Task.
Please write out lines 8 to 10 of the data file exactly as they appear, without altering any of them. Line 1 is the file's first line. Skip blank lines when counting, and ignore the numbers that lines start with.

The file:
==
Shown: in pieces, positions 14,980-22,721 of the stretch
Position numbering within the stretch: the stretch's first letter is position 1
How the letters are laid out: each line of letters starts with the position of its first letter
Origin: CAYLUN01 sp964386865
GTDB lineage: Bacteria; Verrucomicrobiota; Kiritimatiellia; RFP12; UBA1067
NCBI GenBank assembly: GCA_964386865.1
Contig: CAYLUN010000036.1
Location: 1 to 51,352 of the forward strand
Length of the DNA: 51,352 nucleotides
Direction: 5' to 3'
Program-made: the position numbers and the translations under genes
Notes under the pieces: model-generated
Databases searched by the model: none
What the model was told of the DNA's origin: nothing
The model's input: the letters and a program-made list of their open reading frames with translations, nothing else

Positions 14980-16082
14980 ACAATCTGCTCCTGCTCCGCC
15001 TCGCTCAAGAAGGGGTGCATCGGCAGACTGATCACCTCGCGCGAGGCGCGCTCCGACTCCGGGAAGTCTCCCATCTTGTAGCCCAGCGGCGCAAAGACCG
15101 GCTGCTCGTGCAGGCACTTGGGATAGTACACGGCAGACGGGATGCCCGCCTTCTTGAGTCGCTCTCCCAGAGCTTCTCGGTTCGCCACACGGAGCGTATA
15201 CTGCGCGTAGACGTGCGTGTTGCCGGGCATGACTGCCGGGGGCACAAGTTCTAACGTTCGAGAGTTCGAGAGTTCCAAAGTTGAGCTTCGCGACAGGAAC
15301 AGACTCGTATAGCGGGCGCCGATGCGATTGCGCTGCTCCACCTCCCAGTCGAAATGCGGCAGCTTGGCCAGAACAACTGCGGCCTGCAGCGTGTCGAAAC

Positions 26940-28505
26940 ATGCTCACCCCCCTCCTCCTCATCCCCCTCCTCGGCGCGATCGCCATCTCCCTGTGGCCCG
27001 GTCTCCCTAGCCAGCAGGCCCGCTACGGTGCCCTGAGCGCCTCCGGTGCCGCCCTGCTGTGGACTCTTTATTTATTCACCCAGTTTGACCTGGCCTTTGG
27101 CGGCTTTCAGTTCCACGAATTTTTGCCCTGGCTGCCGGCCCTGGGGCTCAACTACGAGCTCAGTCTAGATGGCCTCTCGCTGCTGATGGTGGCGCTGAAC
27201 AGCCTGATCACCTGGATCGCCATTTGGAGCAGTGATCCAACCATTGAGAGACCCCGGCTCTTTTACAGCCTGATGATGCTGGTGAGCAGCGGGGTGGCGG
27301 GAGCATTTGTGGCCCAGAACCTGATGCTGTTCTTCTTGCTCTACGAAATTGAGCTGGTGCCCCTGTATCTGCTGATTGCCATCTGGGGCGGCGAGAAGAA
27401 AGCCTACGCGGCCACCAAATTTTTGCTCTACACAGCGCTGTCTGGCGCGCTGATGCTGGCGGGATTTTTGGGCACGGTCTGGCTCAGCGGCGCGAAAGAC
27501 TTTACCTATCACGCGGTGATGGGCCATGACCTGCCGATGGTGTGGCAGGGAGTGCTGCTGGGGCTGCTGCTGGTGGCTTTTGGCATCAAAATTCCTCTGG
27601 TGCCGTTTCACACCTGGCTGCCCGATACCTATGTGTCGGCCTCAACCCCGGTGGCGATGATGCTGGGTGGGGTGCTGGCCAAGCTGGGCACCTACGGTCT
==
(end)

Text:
Location: 1 to 51,352 of the forward strand
Length of the DNA: 51,352 nucleotides
Direction: 5' to 3'